The Power of Informal Mentoring Experiences

Criterion Mentoring Wordcloud

The Power of Informal Mentoring Experiences


By Kathy Wallace, Program Manager, PMP

When the topic of mentoring comes up, many people think of a formal relationship with monthly meetings and career-oriented assignments. Some participants, both mentees and mentors, may even feel intimidated by such an arrangement. However, I strongly believe in the power of mentoring and actually prefer an informal process.

Previously, as a mentee involved in a formal program, I was unfamiliar with the mentor selected for me. Although we were supporting similar programs, we often seemed to be speaking different “technical” languages; therefore, we spent a great deal of time translating. This was a major roadblock to our developing a rapport.

What we were each seeking from the relationship was never clearly established, nor were the goals understood. This compromised what may otherwise have developed into a productive mentorship. I found myself struggling with expectations which had little to do with the direction I wanted to go with my career. While my mentor endeavored to keep us on track, I’m certain he felt my frustration.

Fortunately, this was an exception. Other mentoring relationships I’ve experienced have been extremely beneficial. One of my most successful mentoring relationships occurred when I wasn’t even aware of it! I thought we were simply discussing my challenges and what I needed to focus on in order to progress to the next level in the organization. As it turns out, I received more than career guidance: I was provided with opportunities to participate in projects and training which were way outside my comfort zone, but key to my progression from a field technician, to project lead, to program manager.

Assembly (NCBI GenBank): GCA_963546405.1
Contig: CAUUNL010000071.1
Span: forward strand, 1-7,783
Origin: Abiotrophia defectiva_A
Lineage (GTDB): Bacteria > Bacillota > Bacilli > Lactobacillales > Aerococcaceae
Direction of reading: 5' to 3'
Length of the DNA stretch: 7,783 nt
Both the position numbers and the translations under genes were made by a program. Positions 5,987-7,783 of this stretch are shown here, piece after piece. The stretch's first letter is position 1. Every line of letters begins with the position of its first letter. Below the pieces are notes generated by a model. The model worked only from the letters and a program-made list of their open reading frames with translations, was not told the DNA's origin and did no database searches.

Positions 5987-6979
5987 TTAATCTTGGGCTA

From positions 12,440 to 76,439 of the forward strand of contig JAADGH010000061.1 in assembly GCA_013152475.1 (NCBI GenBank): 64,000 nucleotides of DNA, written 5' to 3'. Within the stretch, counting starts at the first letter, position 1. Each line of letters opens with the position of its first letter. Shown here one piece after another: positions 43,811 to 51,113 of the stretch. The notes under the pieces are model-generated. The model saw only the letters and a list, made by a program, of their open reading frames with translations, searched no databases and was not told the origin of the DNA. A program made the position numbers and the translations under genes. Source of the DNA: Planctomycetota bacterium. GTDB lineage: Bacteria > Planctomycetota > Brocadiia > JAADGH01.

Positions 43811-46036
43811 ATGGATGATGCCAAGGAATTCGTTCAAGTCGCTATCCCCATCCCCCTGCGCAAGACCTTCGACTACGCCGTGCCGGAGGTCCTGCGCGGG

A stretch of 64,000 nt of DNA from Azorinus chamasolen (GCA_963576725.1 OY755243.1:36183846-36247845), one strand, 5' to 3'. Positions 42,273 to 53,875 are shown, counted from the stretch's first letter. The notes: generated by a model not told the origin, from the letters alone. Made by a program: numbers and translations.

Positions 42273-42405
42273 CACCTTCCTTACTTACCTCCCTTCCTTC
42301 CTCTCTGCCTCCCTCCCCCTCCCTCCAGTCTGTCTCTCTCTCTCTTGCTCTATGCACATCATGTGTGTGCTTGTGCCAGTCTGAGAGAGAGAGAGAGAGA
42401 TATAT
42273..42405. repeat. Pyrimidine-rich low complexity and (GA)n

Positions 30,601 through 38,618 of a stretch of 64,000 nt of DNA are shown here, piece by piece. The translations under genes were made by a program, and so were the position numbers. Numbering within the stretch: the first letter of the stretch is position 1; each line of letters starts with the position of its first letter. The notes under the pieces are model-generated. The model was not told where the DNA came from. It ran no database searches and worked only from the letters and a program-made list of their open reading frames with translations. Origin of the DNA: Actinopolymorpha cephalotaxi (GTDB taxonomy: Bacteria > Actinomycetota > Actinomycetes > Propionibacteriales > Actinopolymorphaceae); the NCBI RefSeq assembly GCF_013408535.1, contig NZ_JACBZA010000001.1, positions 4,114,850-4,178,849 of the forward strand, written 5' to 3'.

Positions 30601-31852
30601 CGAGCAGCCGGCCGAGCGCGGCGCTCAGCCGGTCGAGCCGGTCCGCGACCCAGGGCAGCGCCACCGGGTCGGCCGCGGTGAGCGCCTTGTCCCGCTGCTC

Based on these informal mentoring experiences, I’ve come to greatly appreciate the value of mentoring and want to provide the same opportunities to others. When I mention mentoring, there is often a misconception that I’m preparing to leave the organization. Nothing could be further from the truth! In fact, mentoring within my team is part of my own career progression plan and helps me prepare talented employees to assume greater responsibilities.

Some of the reasons I seek out mentoring relationships include:

  • The mutual development of both participants.
    • For the Mentee:
      • Develops a career progression path.
      • Improves skills at a faster pace.
      • Establishes rapport and opens the line of communication with senior leadership.
      • Enhances job satisfaction.
      • Raises awareness of organization goals
    • Mentor:
      • Gains insight into skills and knowledge of the mentee, which aids in identifying, nurturing, and retaining talent.
      • Identifies career challenges employees may be facing in the workplace.
      • Enhances own communication skills, especially listening.
  • Organization benefits:
    • Reduces turnover.
    • Encourages employee support to organization goals and participation in business opportunity events.
    • Strengthens succession plans and reduces turmoil caused by sudden loss of leadership (retirement, promotion, sudden departure).

I would encourage any team members interested in participating in a mentorship to start by developing one or two sentences on exactly what they would like to gain from a mentoring partnership. Share your goals with your direct supervisor and inquire as to whether a mentoring relationship could be arranged.